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 A308194 Number of steps to reach 5 when iterating x -> A063655(x) starting at x=n. 3
 0, 1, 3, 2, 2, 4, 5, 4, 4, 3, 3, 3, 4, 3, 4, 3, 5, 5, 6, 5, 5, 4, 5, 6, 7, 6, 6, 5, 4, 5, 5, 5, 7, 6, 4, 5, 6, 5, 5, 4, 4, 6, 5, 4, 4, 4, 4, 5, 5, 4, 4, 4, 6, 7, 5, 4, 6, 5, 4, 4, 4, 5, 7, 6, 5, 5, 6, 5, 6, 5, 4, 7, 4, 5, 5, 4, 4, 6, 6, 5, 6, 5, 6, 5, 6, 5, 4, 6, 6, 5, 6, 4, 7, 6, 4, 4, 8, 7, 7, 6, 6, 5 (list; graph; refs; listen; history; text; internal format)
 OFFSET 5,3 COMMENTS It is easy to show that every number n >= 5 eventually reaches 5. This was conjectured by Ali Sada. For A111234 sends a composite n > 5 to a smaller number, and sends a prime > 5 to a smaller number in two steps. Furthermore no number >= 5 can reach a number less than 5. So all numbers >= 5 eventually reach 5. REFERENCES Ali Sada, Email to N. J. A. Sloane, Jun 13 2019. LINKS Rémy Sigrist, Table of n, a(n) for n = 5..10000 PROG (PARI) b(n) = { my(c=1); fordiv(n, d, if((d*d)>=n, if((d*d)==n, return(2*d), return(c+d))); c=d); (0); } \\ after A063655 a(n) = for (k=0, oo, if (n==5, return (k), n=b(n))) \\ Rémy Sigrist, Jun 14 2019 (Python) from sympy import divisors def A308194(n):     c, x = 0, n     while x != 5:         d = divisors(x)         l = len(d)         x = d[(l-1)//2] + d[l//2]         c += 1     return c # Chai Wah Wu, Jun 14 2019 CROSSREFS Cf. A063655, A308190, A308195. Sequence in context: A058743 A117970 A298904 * A245572 A344985 A325596 Adjacent sequences:  A308191 A308192 A308193 * A308195 A308196 A308197 KEYWORD nonn AUTHOR N. J. A. Sloane, Jun 14 2019 STATUS approved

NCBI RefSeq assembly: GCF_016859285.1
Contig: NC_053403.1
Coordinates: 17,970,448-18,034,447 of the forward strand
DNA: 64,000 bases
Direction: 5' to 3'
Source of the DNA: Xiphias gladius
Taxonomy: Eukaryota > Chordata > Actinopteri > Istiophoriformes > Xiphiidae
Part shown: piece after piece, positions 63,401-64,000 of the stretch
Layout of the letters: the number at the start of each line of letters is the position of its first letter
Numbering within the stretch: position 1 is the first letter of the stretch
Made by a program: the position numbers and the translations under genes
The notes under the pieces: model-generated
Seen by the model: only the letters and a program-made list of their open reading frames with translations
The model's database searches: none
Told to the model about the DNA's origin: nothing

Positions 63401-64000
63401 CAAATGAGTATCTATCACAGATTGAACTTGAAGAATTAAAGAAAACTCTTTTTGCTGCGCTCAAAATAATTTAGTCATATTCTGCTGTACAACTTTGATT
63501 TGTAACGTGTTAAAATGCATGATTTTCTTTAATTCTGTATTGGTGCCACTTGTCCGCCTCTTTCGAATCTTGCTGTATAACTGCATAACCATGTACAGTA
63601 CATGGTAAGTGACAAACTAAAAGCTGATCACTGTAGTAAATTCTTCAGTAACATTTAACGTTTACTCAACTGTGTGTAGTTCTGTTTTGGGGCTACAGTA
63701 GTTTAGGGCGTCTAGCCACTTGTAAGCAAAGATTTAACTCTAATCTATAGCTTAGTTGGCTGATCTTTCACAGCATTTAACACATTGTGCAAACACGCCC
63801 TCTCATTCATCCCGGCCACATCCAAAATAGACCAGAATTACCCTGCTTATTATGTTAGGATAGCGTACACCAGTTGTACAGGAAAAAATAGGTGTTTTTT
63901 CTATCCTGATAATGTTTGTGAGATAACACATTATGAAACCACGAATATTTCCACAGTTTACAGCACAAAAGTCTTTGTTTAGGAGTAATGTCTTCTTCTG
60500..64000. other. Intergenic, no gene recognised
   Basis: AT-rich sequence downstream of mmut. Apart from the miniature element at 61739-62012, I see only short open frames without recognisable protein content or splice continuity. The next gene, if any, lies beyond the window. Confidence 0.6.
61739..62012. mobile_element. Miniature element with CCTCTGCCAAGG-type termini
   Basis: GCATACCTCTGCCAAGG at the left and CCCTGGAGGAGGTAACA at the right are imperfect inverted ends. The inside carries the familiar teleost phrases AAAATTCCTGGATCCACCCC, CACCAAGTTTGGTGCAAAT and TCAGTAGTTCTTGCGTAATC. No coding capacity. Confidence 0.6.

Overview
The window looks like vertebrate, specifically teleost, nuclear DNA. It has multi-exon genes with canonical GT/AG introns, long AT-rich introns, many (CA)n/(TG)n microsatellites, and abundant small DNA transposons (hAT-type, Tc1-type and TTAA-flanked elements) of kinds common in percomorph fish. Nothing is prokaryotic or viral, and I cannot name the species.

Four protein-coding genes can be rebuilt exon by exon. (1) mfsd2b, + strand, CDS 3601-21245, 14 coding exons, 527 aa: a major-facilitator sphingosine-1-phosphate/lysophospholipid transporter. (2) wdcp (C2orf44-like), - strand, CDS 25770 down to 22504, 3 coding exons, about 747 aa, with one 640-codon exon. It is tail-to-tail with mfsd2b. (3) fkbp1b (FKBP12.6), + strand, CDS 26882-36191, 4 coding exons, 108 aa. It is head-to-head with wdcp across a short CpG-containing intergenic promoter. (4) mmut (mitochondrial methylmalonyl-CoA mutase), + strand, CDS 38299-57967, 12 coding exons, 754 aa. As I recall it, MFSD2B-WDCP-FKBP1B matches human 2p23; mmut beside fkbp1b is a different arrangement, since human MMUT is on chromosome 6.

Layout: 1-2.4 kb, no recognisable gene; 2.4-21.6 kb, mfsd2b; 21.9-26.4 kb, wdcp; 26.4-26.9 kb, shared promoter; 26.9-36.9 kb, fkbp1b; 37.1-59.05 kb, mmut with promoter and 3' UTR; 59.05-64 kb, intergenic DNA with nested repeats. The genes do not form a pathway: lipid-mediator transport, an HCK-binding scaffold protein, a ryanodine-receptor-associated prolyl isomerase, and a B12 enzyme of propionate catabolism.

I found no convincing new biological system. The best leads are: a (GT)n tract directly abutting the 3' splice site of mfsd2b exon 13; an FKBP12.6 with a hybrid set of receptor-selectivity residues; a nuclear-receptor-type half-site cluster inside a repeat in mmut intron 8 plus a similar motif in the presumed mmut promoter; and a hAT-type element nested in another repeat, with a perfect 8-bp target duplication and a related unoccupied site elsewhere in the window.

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Last modified July 25 03:53 EDT 2021. Contains 346283 sequences. (Running on oeis4.)